As I prepare to embark on a journey that I ironically haven’t mentally prepared to make, I thought what better way is there to grapple with my anxieties about traveling than sharing them on my
forgotten beloved blog! I am currently packing (yet again) to move to a country I call my mother land despite having spent less than two months there in my twenty-four-years of life! I have accepted a television reporting job in Lagos, Nigeria and have a few more days until I’ll say adieu to my hometown Barnet, England. Question:
Since I am “returning” to my motherland, should I feel guilty about feeling slightly apprehensive about going?
Barnet is my hometown because I was born and raised in these neck of the woods. I attended nursery, infant, junior and secondary school in Barnet. I even half supported Barnet for most of my childhood — until I decided to remove the shackles of inevitable disappointment! In a nutshell, Barnet has always felt like home. Perhaps this is what rattled the cages of kids I grew up with that were angered that I supported Nigeria rather than England in the World Cup! To my fellow students, I was not only a traitor but off my trolley as well for supporting a country I had (at the time) never even visited. Bless their hearts — my Nigerian patriotism was probably too complicated to understand at the tender age of sixteen…
I grew up with my father telling me that on paper I am English but in my heart I must remember that I’m Nigerian. Aided by detailed lectures from my dad after asking questions such as how many states are there in Nigeria, I became deeply interested in Nigeria’s past, present and future. I didn’t travel to Nigeria until I was thirteen but from a very young age, I felt deeply connected to this far away place. In short — I’m a Londoner but a Nigerian at heart.
So as I soak in all the love I can get from my family and friends in the last few days I have left until I travel, I cannot rid myself of the feeling that I am going to miss my hometown more than ever. But why? After all, it’s not the first time I have had to say goodbye to my birthplace for an indefinite amount of time. I returned to London a few months ago– more than two years after moving to New York to study for a Masters. So what is it that makes this departure feel a million times more drastic? Funnily enough, it’s not the risk of armed robbery, shortage of electricity or even the increased kidnapping rate that’s got me rattled! Unfortunately it is the very industry I work in that has vastly contributed to my uneasiness about emigrating…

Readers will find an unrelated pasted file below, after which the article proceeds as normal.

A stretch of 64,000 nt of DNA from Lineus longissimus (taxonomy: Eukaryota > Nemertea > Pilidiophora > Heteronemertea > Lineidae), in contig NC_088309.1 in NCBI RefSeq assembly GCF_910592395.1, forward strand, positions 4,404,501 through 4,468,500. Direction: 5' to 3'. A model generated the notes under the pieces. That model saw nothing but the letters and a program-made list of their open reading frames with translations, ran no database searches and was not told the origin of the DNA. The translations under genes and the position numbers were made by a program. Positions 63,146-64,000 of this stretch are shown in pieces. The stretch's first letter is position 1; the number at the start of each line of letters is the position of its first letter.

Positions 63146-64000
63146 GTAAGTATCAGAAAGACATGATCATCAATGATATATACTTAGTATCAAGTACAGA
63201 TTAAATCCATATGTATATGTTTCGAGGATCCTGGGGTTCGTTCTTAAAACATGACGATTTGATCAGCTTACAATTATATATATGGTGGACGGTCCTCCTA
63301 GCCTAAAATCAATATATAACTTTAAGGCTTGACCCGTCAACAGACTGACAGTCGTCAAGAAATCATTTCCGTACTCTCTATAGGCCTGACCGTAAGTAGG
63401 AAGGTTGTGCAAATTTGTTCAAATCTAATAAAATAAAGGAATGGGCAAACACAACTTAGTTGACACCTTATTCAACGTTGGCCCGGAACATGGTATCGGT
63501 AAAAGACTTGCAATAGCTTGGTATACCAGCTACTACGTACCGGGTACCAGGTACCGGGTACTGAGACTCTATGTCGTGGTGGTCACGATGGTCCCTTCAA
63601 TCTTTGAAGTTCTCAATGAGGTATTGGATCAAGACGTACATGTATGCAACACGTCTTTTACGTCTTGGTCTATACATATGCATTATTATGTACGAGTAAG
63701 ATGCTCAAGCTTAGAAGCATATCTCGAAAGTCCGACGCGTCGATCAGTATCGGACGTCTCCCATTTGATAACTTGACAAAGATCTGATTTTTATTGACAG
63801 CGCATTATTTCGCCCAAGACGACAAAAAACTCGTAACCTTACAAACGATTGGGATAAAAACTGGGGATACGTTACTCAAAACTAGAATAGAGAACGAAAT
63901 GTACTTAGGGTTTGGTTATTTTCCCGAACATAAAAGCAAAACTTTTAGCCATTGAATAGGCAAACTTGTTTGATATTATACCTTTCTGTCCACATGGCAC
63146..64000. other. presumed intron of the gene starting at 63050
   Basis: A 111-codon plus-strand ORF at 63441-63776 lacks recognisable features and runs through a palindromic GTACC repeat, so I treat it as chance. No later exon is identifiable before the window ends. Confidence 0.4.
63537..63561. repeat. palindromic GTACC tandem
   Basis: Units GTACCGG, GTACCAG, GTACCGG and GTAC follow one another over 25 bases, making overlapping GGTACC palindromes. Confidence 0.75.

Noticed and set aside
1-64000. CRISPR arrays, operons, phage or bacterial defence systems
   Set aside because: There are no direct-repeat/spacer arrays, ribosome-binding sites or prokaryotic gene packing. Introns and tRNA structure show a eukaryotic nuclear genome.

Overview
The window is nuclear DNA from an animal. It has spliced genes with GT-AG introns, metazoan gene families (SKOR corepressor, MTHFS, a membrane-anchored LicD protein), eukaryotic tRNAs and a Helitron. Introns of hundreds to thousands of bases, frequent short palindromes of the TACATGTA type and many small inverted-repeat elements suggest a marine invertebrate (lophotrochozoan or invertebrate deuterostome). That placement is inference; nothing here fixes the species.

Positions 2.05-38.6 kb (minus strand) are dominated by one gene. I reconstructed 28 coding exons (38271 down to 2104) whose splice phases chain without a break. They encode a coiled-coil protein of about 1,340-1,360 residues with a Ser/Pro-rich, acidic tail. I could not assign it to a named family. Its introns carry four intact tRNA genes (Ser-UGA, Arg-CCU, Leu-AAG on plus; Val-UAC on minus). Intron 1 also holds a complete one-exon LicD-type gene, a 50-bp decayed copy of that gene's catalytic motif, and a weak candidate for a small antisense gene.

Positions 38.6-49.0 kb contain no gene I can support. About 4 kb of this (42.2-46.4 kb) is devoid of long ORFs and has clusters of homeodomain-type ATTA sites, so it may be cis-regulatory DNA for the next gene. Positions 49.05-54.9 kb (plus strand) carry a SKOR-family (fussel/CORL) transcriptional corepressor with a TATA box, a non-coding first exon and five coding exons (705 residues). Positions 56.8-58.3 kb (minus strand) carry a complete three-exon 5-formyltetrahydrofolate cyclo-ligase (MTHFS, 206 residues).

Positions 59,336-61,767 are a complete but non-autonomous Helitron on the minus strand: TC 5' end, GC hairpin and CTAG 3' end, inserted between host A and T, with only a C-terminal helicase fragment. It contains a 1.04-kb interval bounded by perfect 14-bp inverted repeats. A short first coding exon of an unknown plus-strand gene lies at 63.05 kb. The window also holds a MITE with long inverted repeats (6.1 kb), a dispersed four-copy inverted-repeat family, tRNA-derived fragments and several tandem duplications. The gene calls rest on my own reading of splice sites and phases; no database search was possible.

My sister was half amused yet afraid when I told her that because of all the Nollywood movies I had seen with demons fiercely present, I was scared most demons choose Nigeria as their home! Can you blame me?! If you have ever seen a Nollywood movie, despite “to God be all the glory” or “Praise be to God in the highest” and so forth being written at the end of a film, Nigeria is depicted as a God forsaken land! Watch the clip below to get a good idea about the use of demons in Nigerian films.
Perhaps the fact that I’m a bit of a scaredy cat is partly responsible for my fear of confronting a demon. In Nollywood movies, shouting “Jesus” seems to be a successful demon repellant but I’m praying beyond measure that I will never have to test this out :l
Jokes aside, I have received mixed reactions from friends and family members about my decision to further my career in Nigeria. I have definitely taken both the negative and positive comments on board but I have been most moved by words of encouragement about my upcoming move. When I was told by an auntie that Nigeria needed reporters like myself, I was reminded about a conversation I had with one of my favourite teachers while studying for my A levels in sixth form. After telling my teacher about some sort of misfortune that had occurred in Nigeria, his response was along the lines of this:
People like you really irritate me. You receive education here and receive knowledge that could benefit your motherland but instead of going back, you stay here with all the other knowledgeable people and complain about the place you won’t even help yourself.
More than five years after Mr. Khan said this to me, I find all the encouragement I need to move to Nigeria in his bitter-sweet dig. Wow, writing really is therapeutic! If I can use my British charm to get blood out of stone (get politicians to talk to me for a story) and contribute to accurate news stories Nigerian’s want to see, then it’s worth me facing some demons — not literally, please God not literally!
Anyway, I’m off to get some last-minute injections from a clinic to keep me disease free in Lagos. I will leave you with a video about the very best state in Nigeria — Akwa Ibom.